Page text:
The Office of the Dead

Blessed Chavara prepared the Office of the dead, a long one and a short one and the burial services. Burial services are organized according to the different persons: for priests, adult lay people and for children. In organizing this Blessed Chavara has not merely collected the ancient texts, he also edited them making them shorter. The office of the dead was not printed in Blessed Chavara's life time. It was first printed in 1882 by his successor Kuriakose Eliseus Porukara. In the preface of this work Kuriakose Porukara gives this details. "This office consists of the longer office of the dead and the shorter, as it was divided by our Father Respected Kuriakose Elias whose memory resounds in the whole Kerala today." Later different editions were published until the year 1967 when the Office of the Dead was prepared in Malayalam.

The Breviary

The Breviary of Blessed Chavara is a great land mark in the history of liturgy, not only of the Malabar Church, but also of the East Syrian Churches. The Chaldian breviary edited by Paul Bedjan and published from Rome in 1896, is generally considered as the first edition of the East Syrian breviary. For that reason the breviary of Bedjan, though romanized and much corrected by Bedjan, is considered by the scholars today as the source book for the study of the history of the breviary in the East Syrian tradition. For the same reason, it was taken by the Roman Liturgical Commission of the Congregation for the Oriental Churches for the restoration of the liturgy in Malabar, as one of the most important source books. But, in fact, thirty-five years before Bedjan's Breviary was published, Blessed Chavara had published his own edition of the Oriental Syrian Breviary, as it was known and was in use among the St.Thomas Christians in Malabar, basing himself on the Malabar manuscripts and in consultation with the Malpans of Malabar. This really is a monumental work in the history of the Liturgy of the East Syrian tradition.

The Calendar

The next important work of Blessed Chavara is the liturgical Calendar of the Malabar Church which he prepared for the first time in the history of the Malabar Church. It very well reveals his love for the ancient traditions and his concern for its preservation. The specialty of this liturgical calendar is that it reveals different layers of the ancient traditions that had outlived the romanization process during the three centuries after the Synod of Diamper of 1599. Through this calendar Blessed Chavara preserved one of the two most ancient traditions of the structure and organization of the liturgical year that existed in the East Syrian tradition. This in all probability dates back to a period prior to the reorganization of the Liturgical Year generally attributed to Iso Yahb III. We shall discuss in detail the history and development of this calendar after discussing the Breviary of Blessed Chavara.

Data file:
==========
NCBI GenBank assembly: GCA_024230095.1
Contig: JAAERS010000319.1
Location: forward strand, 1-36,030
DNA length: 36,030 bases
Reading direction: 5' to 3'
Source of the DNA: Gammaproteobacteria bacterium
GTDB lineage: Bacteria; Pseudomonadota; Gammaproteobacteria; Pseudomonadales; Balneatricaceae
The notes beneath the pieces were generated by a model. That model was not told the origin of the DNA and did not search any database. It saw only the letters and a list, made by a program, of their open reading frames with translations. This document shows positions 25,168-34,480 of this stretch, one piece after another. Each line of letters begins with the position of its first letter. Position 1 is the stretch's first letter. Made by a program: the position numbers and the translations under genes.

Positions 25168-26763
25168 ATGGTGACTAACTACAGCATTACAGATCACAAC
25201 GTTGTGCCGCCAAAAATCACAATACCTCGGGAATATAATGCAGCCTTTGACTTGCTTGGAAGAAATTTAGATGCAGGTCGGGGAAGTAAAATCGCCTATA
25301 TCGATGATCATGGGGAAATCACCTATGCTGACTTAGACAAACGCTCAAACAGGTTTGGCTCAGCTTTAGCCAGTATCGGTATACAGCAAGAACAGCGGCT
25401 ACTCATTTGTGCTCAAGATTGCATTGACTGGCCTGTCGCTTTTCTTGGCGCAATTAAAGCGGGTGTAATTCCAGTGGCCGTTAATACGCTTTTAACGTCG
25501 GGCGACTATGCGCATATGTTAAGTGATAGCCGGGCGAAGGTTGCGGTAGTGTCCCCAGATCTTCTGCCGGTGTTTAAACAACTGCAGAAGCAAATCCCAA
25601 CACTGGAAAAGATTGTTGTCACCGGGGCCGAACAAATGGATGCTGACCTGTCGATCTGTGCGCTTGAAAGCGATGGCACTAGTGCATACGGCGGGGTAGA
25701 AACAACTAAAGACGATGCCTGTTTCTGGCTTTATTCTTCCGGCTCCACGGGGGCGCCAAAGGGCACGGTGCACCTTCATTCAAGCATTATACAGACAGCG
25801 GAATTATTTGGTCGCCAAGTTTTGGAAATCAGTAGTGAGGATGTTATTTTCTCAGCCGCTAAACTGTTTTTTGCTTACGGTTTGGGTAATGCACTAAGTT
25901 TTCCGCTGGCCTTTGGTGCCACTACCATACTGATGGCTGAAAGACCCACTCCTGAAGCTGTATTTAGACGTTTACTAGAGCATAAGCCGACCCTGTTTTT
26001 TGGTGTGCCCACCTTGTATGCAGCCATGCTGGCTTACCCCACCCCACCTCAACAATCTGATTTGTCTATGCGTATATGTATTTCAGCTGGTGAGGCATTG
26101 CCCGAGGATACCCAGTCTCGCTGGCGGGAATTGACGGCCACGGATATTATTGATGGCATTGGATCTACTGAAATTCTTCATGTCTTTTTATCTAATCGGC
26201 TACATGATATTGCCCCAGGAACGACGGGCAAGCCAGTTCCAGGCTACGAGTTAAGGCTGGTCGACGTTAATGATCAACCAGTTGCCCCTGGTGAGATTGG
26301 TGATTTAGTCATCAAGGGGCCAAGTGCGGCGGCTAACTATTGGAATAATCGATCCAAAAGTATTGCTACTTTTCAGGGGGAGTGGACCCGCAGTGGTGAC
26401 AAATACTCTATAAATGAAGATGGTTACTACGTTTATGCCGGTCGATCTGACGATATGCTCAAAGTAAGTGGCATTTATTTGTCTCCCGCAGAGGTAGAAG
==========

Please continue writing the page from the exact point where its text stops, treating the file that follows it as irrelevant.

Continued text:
The Breviary of Blessed Chavara

As we have mentioned above, at the moment when Blessed Chavara went about the renewal of the Malabar Liturgy, the missal and the lectionary were already in fixed form with printed texts. But what remained without proper organization, was the breviary. There was no proper, uniform or common text. Nor was there any uniformity in the celebration. The celebration of the divine office of the feasts was slowly going out of use. Almost all the writers of the period are unanimous in reporting the actual plight of the divine office. Blessed Chavara himself and his two contemporary biographers, Leopold Missionary, his spiritual father and Fr. Kuriakose Porukara, his successor witness to this truth. Fr.Leopold writes: Then the canonical offices in Syriac were recited in different places differently. In order that there may be unity of order in the recitation of the divine office, with the order of the vicar apostolic, our father Prior called together many Malpans from different places in the monastery of Kunammavu and after consulting them he corrected the differences. With the intention of getting it printed, he transcribed the whole breviary in his own hand. From these acts of his it is clear how much interest and desire he had in performing the sacred ceremonies of the Church.